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Biography of Galileo Galilei
Galileo Galilei was born in Pisa, Italy on February 15, 1564. He was the oldest of seven children. His father was a musician and wool trader, who wanted his son to study medicine as there was more money in medicine. At age eleven, Galileo was sent off to study in a Jesuit monastery.
Galileo Galilei - Rerouted from Religon to Science
After four years, Galileo had announced to his father that he wanted to be a monk. This was not exactly what father had in mind, so Galileo was hastily withdrawn from the monastery. In 1581, at the age of 17, he entered the University of Pisa to study medicine, as his father wished.
Galileo Galilei - Law of the Pendulum
At age twenty, Galileo noticed a lamp swinging overhead while he was in a cathedral. Curious to find out how long it took the lamp to swing back and forth, he used his pulse to time large and small swings. Galileo discovered something that no one else had ever realized: the period of each swing was exactly the same. The law of the pendulum, which would eventually be used to regulate clocks, made Galileo Galilei instantly famous.
Except for mathematics, Galileo Galilei was bored with university. Galileo's family was informed that their son was in danger of flunking out. A compromise was worked out, where Galileo would be tutored full-time in mathematics by the mathematician of the Tuscan court. Galileo's father was hardly overjoyed about this turn of events, since a mathematician's earning power was roughly around that of a musician, but it seemed that this might yet allow Galileo to successfully complete his college education. However, Galileo soon left the University of Pisa without a degree.
Galileo Galilei - Mathematics
To earn a living, Galileo Galilei started tutoring students in mathematics. He did some experimenting with floating objects, developing a balance that could tell him that a piece of, say, gold was 19.3 times heavier than the same volume of water. He also started campaigning for his life's ambition: a position on the mathematics faculty at a major university. Although Galileo was clearly brilliant, he had offended many people in the field, who would choose other candidates for vacancies.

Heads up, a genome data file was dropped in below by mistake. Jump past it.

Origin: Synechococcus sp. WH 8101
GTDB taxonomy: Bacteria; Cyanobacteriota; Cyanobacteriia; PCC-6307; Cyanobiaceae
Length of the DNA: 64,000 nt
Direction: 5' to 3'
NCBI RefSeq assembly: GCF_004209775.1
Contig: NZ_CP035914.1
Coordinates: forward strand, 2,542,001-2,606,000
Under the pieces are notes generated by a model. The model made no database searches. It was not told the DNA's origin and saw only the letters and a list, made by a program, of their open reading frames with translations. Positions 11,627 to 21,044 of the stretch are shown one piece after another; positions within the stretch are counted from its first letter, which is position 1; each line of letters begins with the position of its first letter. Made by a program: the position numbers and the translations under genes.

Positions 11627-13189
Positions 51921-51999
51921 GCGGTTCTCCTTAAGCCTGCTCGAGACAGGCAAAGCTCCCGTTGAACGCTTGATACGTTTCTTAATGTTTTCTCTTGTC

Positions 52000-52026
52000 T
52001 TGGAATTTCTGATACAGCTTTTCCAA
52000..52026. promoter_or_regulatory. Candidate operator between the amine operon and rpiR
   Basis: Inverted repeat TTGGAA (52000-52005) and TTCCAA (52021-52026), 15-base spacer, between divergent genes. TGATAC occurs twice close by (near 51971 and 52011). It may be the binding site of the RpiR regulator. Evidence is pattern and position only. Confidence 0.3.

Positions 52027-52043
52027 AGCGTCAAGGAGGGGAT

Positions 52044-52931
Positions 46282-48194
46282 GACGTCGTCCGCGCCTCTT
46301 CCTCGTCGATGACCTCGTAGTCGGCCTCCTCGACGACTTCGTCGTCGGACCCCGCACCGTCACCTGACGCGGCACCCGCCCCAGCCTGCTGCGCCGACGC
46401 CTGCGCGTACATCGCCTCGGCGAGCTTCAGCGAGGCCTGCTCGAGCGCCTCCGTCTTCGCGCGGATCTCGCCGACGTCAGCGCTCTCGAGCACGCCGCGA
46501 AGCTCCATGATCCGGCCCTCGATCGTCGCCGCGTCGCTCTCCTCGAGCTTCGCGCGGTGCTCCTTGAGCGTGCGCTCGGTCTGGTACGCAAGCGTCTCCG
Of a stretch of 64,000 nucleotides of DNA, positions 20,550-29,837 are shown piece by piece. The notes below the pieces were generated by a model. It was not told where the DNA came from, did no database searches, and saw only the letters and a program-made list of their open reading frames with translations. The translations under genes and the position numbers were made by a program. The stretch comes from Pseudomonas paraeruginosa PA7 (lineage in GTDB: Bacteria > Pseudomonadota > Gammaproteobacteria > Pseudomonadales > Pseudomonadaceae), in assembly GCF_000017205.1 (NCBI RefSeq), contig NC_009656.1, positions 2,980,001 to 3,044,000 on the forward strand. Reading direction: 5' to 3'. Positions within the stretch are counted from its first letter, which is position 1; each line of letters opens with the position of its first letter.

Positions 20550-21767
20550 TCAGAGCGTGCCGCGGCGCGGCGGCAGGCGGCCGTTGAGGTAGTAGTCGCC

Galileo Galilei - Dante's Inferno
Ironically, it was a lecture on literature that would turn Galileo's fortunes. The Academy of Florence had been arguing over a 100-year-old controversy: What were the location, shape, and dimensions of Dante's Inferno? Galileo Galilei wanted to seriously answer the question from the point of view of a scientist. Extrapolating from Dante's line that "[the giant Nimrod's] face was about as long/And just as wide as St. Peter's cone in Rome," Galileo deduced that Lucifer himself was 2,000 arm-length long. The audience was impressed, and within the year, Galileo had received a three-year appointment to the University of Pisa, the same university that never granted him a degree!
The Leaning Tower of Pisa
At the time that Galileo arrived at the University, some debate had started up on one of Aristotle's "laws" of nature, that heavier objects fell faster than lighter objects. Aristotle's word had been accepted as gospel truth, and there had been few attempts to actually test Aristotle's conclusions by actually conducting an experiment!
According to legend, Galileo decided to try. He needed to be able to drop the objects from a great height. The perfect building was right at hand--the Tower of Pisa, 54 meters tall. Galileo climbed up to the top of the building carrying a variety of balls of varying size and weight, and dumped them off of the top. They all landed at the base of the building at the same time (legend says that the demonstration was witnessed by a huge crowd of students and professors). Aristotle was wrong.However, Galileo Galilei continued to behave rudely to his colleagues, not a good move for a junior member of the faculty. "Men are like wine flasks," he once said to a group of students. "...look at....bottles with the handsome labels. When you taste them, they are full of air or perfume or rouge. These are bottles fit only to pee into!"Not surprisingly, the University of Pisa chose not to renew Galileo's contract.
Necessity is the Mother of Invention
Galileo Galilei moved on to the University of Padua. By 1593, he was desperate in need of additional cash. His father had died, so Galileo was the head of his family, and personally responsible for his family. Debts were pressing down on him, most notably, the dowry for one of his sisters, which was paid in installments over decades (a dowry could be thousands of crowns, and Galileo's annual salary was 180 crowns). Debtor's prison was a real threat if Galileo returned to Florence.
What Galileo needed was to come up with some sort of device that could make him a tidy profit. A rudimentary thermometer (which, for the first time, allowed temperature variations to be measured) and an ingenious device to raise water from aquifers found no market. He found greater success in 1596 with a military compass that could be used to accurately aim cannonballs. A modified civilian version that could be used for land surveying came out in 1597, and ended up earning a fair amount of money for Galileo. It helped his profit margin that 1) the instruments were sold for three times the cost of manufacture, 2) he also offered classes on how to use the instrument, and 3) the actual toolmaker was paid dirt-poor wages.A good thing. Galileo needed the money to support his siblings, his mistress (a 21 year old with a reputation as a woman of easy habits), and his three children (two daughters and a boy). By 1602, Galileo's name was famous enough to help bring in students to the University, where Galileo was busily experimenting with magnets.
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